When I flew on to Adelaide via Brisbane for a project with the Adelaide Symphony Orchestra, I felt that my health was deteriorating. Though I still had no fever, I decided to seek further medical advice upon arrival in Adelaide. I was seen by a number of health care professionals and had various tests done. My condition was deemed to be “low risk“, however I asked to have a virus swab test done for reassurance. Some 24 hours later, I got the call that everyone dreads. The test for COVID-19 was positive. I immediately informed the Communicable Diseases Unit of South Australia Health about all contacts that I had had within the previous 14 days and remained in my hotel room until an ambulance came and took me to where I currently reside.

It’s a strange sensation to have professionals in hazmat-suits enter my room and escort me out of the building and into complete isolation. It was like being in a Kafka novel. I’m a musician and we live to communicate and this lack of human contact or day to day interaction is the thing I’m finding hardest to deal with. But, as I’ve said, I feel fortunate and I’m conscious that many, many others haven’t been so fortunate. Whilst the only contact I have is with hospital staff, they bring with them wonderful warmth and good humour and are providing excellent care, for which I am extremely grateful. I also wish to thank all the kind and generous colleagues who assisted me at the NSO Taiwan, the Adelaide Festival and the Adelaide Symphony Orchestra. It is my greatest wish that you all remain healthy, and I hope too to regain my complete health soon.

 

Brett Dean

 

Dean has been designated Composer in Residence next season with the London Philharmonic Orchestra.

See also: 103 quarantined in Taiwan

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  • Are you kidding me! Over 100 people in quarantine because of this guy including flight crews! Who cares about your self pitying musings!

    • Yes but he did his best with the tests being wrong, not him, the doctor in Taiwan diagnosis of bronchiole infection. He did not say he was putting the mask during rehearsal. I think you did not read the letter. Yes he had already infect the whole orchestra. This prove that temperature check is not enough.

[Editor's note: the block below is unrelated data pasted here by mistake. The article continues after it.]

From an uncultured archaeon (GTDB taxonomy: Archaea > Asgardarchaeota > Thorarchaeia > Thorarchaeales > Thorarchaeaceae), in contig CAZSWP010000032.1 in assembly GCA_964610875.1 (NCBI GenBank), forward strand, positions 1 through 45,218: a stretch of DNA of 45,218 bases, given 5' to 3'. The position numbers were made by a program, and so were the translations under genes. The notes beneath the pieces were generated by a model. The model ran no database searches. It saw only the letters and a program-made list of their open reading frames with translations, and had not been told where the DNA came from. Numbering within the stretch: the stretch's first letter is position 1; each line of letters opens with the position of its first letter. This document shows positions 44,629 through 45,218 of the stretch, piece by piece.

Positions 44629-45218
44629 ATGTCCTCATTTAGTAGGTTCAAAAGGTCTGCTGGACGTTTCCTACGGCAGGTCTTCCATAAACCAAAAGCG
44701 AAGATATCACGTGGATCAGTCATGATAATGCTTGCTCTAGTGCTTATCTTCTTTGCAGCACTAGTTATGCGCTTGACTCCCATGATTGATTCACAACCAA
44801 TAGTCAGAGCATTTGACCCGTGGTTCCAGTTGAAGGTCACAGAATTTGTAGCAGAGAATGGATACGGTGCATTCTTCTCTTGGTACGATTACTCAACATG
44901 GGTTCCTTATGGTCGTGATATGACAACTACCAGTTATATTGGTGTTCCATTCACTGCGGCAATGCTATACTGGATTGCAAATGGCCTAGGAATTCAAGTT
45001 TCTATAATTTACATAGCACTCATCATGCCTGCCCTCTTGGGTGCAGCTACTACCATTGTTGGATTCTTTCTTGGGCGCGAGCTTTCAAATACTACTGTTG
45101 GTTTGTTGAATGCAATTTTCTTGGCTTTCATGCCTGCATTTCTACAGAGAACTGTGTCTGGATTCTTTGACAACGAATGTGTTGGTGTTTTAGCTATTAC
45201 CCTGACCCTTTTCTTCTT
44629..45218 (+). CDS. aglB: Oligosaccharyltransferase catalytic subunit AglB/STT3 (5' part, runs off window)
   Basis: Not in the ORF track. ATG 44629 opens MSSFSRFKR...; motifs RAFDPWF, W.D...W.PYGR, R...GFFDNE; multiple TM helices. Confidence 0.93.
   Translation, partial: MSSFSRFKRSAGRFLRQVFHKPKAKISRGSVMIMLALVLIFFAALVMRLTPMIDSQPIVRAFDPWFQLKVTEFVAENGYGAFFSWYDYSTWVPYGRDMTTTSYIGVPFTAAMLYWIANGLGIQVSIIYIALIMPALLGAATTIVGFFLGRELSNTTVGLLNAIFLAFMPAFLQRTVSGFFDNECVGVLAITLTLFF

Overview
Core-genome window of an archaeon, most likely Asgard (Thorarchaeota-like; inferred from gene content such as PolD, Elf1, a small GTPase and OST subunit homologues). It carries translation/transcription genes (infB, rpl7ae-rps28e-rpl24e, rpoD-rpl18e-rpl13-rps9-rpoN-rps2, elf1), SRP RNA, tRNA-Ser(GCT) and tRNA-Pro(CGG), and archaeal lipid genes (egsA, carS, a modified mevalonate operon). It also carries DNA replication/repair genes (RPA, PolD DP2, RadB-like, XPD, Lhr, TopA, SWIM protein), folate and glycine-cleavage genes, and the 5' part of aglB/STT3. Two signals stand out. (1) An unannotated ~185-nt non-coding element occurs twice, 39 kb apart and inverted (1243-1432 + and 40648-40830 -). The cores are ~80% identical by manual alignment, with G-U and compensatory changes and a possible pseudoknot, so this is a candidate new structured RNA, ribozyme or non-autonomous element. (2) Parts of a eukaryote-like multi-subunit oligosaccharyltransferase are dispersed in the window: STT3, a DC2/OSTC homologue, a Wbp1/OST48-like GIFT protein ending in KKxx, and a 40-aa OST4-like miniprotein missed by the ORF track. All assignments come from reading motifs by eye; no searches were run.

Best of recovery to him.

    • It says in the message that he was initially misdiagnosed. People are unfortunately misdiagnosed every day (especially with diseases
      that are new, rare or harder to spot – remember that COVID19 is only just emerging), and it must feel horrid and embarrassing to find out you may have made other people ill.

  • Brett – so sorry to read this but am full of admiration for your vigilance and perseverance. Get better soon!!!

  • So it turned out Mr. Dean isn’t being honest about wearing a mask “when in confined spaces like taxis and in the public spaces of the hotel…” He did not. Of course this is not the point the letter, and we wish him a speedy recovery. But why? What is the reason of putting out false information?

    • He did NOT put out false information!

      In this letter he explains exactly what happened. He did not claim to wear a mask throughout his stay. He said he wore one only in confined spaces.

      If Taiwan is claiming in any way that he is being dishonest in this statement, that would be wildly unfair.

      Dean, out of honesty, informed Taiwan of his bronchitis before entering the country and they still let him in and told him not to worry. They could have chosen not to but they did. There is no blame to place on Dean here.

  • One fully sympathises with decent people like Brett Dean, who has actually caught the serious virus and is trying to recover with dignity in a hospital. Unfortunately this virus have also revealed shameless, selfish individuals who are hoarding all the necessities that no one else could find them anymore. In Sydney it is impossible to find tissues, toilet paper and quite a few other products at the moment.

    • My son (in federal politics) got an urgent call yesterday in Sydney from a friend who could not find a particular type of infant formula. It’s been very worrying for these parents of babies and young children. He also couldn’t find disposable nappies.

    • The panic buying is selfish.